LEDs are the most common types of P-N junction diodes. They are semiconductor devices that emit light when current flows through them. This emission of light by an LED happens in the forward bias only. LEDs emit light depending on the type of semiconductor material it is made of and the wavelength of light.


This is another common type of P-N junction diode. It works in a similar fashion as an LED where it emits light when electric current flows through it. Its semiconductor material is highly sensitive to photons, or light electrons. The only difference between photodiodes and LEDs is that photodiodes rely on reverse biasing to emit light. 

Solar Cell

A solar cell is a type of P-N junction diode that converts light into electrical energy. The semiconductor material that makes up the solar cell is sensitive to light photons, something it has in common with a photodiode. 

Zener Diode

In this type of P-N junction diode, electric current flows in either a forward or backward direction when it reaches a predetermined level. They are also known as breakdown diodes.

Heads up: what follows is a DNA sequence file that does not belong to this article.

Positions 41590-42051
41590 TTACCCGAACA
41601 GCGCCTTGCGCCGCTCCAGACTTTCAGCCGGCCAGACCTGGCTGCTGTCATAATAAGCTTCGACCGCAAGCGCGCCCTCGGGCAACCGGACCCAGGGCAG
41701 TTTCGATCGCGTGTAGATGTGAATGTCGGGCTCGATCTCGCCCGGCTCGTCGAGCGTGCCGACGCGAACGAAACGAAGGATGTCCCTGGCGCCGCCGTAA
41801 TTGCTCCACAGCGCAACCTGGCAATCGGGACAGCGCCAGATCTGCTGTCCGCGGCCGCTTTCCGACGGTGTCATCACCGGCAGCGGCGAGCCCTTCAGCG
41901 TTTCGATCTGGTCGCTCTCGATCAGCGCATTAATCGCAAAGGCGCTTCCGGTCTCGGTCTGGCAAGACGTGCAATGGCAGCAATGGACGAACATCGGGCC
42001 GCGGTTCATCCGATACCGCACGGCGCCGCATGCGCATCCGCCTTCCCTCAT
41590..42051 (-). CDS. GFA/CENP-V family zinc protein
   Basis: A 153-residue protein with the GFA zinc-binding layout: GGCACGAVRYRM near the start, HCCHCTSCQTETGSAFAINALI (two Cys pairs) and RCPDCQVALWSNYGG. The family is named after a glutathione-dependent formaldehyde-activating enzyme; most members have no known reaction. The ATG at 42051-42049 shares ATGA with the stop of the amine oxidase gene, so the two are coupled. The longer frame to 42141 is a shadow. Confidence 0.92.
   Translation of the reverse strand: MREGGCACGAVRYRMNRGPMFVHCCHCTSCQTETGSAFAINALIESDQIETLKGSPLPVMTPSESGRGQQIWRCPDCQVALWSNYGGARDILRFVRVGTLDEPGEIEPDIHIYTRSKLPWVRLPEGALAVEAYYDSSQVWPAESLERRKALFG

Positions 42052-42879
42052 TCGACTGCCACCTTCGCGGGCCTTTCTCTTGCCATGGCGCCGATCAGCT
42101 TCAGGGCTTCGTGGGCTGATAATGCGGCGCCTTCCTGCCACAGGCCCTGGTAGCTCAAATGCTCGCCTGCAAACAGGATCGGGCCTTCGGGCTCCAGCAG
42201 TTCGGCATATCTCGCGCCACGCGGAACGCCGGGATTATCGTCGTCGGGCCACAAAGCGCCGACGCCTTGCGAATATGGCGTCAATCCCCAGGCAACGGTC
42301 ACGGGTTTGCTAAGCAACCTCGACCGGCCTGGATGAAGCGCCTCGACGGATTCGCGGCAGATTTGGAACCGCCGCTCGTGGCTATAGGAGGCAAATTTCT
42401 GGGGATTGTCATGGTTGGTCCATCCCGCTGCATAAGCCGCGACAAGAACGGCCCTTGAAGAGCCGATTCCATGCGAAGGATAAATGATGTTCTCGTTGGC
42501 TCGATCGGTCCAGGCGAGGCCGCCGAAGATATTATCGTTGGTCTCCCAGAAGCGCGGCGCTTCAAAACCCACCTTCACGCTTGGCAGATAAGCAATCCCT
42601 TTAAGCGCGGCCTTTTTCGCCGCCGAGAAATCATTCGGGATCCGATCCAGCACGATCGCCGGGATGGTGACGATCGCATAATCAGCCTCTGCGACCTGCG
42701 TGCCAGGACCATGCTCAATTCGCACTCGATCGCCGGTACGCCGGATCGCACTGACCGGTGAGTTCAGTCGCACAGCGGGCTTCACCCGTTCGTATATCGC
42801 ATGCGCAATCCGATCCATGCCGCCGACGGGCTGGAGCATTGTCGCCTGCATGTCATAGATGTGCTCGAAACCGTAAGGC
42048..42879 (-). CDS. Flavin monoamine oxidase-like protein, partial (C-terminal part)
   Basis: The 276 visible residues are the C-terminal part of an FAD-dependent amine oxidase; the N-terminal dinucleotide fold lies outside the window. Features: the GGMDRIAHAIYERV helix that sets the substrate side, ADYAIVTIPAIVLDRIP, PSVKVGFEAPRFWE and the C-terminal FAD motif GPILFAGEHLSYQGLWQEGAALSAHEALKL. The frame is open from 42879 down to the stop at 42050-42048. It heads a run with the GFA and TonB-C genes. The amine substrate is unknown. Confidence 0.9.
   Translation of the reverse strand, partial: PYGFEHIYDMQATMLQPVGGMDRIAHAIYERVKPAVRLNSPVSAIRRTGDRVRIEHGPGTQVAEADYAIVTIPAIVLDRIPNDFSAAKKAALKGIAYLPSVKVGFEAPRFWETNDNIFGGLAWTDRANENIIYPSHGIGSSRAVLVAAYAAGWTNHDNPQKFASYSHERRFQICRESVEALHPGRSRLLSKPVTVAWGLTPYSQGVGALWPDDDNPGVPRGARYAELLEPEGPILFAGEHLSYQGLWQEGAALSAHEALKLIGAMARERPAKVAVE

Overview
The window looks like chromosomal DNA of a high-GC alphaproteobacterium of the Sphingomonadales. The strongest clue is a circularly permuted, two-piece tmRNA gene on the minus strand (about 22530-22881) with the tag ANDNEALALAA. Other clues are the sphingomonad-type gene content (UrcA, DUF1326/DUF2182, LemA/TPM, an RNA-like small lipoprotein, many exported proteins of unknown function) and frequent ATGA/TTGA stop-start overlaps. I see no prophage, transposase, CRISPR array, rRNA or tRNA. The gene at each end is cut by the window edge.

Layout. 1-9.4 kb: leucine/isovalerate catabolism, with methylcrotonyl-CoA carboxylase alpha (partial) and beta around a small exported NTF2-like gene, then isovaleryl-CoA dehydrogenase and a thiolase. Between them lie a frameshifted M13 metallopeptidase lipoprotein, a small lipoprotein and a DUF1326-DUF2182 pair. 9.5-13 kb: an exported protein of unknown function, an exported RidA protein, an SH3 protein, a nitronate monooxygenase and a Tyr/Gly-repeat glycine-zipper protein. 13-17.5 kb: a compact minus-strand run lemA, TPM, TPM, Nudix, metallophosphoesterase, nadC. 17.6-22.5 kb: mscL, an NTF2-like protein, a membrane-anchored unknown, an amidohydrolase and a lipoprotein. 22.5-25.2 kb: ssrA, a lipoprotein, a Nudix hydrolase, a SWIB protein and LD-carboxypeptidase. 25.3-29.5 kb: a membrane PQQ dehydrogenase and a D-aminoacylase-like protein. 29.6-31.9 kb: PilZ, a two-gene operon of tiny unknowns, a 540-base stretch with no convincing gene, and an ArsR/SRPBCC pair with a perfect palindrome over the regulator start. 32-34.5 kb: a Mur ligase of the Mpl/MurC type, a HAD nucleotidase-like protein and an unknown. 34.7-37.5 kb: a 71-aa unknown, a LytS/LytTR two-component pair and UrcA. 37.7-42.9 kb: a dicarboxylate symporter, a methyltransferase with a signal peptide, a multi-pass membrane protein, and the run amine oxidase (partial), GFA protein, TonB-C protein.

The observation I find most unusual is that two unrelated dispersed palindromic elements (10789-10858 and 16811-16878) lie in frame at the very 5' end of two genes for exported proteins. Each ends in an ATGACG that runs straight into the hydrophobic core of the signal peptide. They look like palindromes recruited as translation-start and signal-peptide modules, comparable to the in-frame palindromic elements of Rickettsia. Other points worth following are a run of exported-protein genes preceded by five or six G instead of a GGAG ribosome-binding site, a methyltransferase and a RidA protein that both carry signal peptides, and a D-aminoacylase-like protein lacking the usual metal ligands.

These diodes are named based on a voltage known as Zener voltage. The P-N junction on a Zener diode has a thin depletion region. This means that the distance between the P and N regions is smaller compared to other diodes.

Tunnel Diode

These types of diodes are known to facilitate conductivity at a higher-than-normal rate in forward biasing. Tunnel diodes also have a significantly small depletion region like zener diodes. The mechanism of the flow of current in forward and reverse biasing is similar to other diodes. However, they have one unique feature known as negative resistance that limits current flow when the voltage passing through is above a set level.

Avalanche diode

Current in avalanche diodes flows in reverse rather than in forward direction. This is in the case of high-voltage exposure. It has a relatively wide depletion region. This allows it to withstand high voltage in reverse flow. You will find avalanche diodes in applications such as microwaves and specific types of generators.

Functions of Diodes

Let us discuss some of the common functions of diodes in electronics. 

Regulate the flow of electricity